“Gig economy can boost female employment”

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New Delhi: According to a new study by the United Nations Development Program in India (UNDP India) and industry, alternative working arrangements in the odd-job economy may lead to the absorption of a larger number of women and an increase in their participation in the labor market with some retraining. federation Federation of Indian Chambers of Commerce and Industry (Fici).

The boom in the odd-job economy following the coronavirus outbreak has the potential to boost women’s employment in formal jobs, said the study which collected data from 150 companies, including a third were in the manufacturing sector and the rest were service companies.

“The adoption of new technologies could create better opportunities for women. However, retraining will be crucial to expand opportunities for women in the formal sector, ”said the study which received support from the government of Japan.

The survey claimed that sectors such as healthcare and pharmaceuticals, electricity and electronics, and fast-moving consumer goods are likely to see more female jobs. At the same time, the employment of women in finance and accounting divisions may change slightly due to the adoption of new technologies.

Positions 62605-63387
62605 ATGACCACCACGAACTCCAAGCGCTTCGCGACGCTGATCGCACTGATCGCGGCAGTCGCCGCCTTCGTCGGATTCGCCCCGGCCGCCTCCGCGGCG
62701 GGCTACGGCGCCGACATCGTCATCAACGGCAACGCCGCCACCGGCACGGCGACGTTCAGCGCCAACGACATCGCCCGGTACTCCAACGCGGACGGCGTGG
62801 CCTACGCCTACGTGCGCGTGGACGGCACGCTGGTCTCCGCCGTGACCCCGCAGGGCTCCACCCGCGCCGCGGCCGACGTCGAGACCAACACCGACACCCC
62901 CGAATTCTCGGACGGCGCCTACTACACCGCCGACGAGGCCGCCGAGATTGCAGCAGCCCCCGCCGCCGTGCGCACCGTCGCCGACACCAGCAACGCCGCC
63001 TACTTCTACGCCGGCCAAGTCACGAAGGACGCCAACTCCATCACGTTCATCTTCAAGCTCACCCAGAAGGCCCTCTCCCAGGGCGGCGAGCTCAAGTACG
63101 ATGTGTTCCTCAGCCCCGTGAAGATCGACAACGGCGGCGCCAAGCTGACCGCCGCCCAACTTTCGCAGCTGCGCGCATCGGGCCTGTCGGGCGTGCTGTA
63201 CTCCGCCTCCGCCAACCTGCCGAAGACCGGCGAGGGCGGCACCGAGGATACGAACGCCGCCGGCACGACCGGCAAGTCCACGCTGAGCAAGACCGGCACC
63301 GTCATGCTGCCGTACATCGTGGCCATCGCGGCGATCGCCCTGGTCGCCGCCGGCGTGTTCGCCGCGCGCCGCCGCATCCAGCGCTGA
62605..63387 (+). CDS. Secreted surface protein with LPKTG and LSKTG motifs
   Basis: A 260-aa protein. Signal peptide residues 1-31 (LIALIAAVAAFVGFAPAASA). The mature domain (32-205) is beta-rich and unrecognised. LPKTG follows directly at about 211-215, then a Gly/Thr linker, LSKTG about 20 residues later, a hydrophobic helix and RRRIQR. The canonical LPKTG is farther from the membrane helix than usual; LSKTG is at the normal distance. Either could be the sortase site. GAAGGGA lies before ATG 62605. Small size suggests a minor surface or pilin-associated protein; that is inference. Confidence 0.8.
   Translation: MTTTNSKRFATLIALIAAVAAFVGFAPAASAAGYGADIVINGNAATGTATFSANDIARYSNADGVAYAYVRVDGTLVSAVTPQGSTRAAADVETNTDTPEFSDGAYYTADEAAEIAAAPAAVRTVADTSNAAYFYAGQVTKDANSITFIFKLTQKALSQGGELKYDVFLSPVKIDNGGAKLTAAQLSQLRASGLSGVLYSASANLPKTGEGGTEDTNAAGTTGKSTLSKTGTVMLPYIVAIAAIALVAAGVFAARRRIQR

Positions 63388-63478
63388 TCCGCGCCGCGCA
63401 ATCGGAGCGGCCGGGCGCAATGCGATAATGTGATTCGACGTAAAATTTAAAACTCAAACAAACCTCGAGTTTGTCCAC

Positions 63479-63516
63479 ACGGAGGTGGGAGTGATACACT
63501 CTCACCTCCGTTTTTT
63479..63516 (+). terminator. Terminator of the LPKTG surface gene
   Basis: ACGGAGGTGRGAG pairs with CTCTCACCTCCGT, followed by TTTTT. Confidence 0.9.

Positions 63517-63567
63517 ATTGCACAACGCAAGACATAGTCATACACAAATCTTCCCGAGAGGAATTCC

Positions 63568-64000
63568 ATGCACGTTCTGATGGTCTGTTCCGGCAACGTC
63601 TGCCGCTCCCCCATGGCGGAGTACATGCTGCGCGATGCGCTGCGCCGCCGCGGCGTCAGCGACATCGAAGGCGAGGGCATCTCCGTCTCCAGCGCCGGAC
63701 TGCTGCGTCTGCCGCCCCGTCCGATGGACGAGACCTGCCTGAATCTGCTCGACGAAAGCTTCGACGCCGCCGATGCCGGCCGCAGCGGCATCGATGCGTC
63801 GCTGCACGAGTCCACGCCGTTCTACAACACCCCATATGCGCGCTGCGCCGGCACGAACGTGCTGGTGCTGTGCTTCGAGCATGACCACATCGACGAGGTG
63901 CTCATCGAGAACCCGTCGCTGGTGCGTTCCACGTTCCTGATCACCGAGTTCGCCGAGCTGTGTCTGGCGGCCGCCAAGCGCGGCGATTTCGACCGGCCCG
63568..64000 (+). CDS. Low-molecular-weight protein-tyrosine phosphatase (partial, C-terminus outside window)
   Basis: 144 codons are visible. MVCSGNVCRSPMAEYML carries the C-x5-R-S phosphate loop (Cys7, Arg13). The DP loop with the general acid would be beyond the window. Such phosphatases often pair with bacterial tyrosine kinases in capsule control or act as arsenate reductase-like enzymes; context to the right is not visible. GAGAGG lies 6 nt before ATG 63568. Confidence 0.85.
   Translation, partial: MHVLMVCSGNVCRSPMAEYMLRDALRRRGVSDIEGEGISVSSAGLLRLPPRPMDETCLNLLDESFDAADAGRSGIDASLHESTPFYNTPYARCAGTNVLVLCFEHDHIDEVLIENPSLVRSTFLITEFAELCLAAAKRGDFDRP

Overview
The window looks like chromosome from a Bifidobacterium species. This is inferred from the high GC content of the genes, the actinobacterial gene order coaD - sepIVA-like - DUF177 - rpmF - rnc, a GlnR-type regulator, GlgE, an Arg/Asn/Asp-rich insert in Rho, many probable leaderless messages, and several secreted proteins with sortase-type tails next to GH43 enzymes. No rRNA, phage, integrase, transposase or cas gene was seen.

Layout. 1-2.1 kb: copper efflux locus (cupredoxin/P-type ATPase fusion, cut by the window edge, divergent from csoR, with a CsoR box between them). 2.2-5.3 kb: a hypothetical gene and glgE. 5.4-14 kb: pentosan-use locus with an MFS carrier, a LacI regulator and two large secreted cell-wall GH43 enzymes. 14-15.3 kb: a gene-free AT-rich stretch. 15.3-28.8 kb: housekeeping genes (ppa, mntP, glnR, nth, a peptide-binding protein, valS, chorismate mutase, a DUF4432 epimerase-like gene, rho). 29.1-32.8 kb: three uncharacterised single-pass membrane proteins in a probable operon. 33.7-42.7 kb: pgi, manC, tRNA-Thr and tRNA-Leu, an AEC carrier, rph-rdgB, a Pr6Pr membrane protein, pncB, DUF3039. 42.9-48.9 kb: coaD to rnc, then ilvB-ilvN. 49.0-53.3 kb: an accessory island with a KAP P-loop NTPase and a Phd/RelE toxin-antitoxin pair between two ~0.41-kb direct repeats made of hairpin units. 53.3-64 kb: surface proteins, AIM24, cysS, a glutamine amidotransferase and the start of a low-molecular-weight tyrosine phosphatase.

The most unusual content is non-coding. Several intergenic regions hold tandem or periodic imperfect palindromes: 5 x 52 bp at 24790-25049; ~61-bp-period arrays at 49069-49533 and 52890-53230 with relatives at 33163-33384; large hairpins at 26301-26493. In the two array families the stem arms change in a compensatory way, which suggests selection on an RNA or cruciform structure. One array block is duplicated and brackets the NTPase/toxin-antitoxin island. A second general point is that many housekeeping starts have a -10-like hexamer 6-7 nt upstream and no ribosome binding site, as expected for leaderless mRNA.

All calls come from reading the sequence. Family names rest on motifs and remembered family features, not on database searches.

“At least 57% of business leaders surveyed believed that the advent of the odd-job economy would boost female employment, while only 4% said it would not. The remaining 39% of business leaders surveyed were inconclusive, ”according to the study The Future of Women’s Work in the Formal Sector in India.

About 57% of companies surveyed agree that the odd-job economy will grow on its own and boost women’s employment prospects, as it relies on flexible, temporary or freelance jobs, often involving connecting with clients or clients. customers through an online platform.

“This highlights that alternative working arrangements in the concert economy have the potential to absorb more women and increase their participation in the labor market,” the study said. However, she did not address the issue that working together is often not a primary mission and there may be an increase in the use of technology and increased acceptance of virtual work for sales and distribution jobs. open up opportunities for women in areas where interactions are handled through apps and phone calls, he said.

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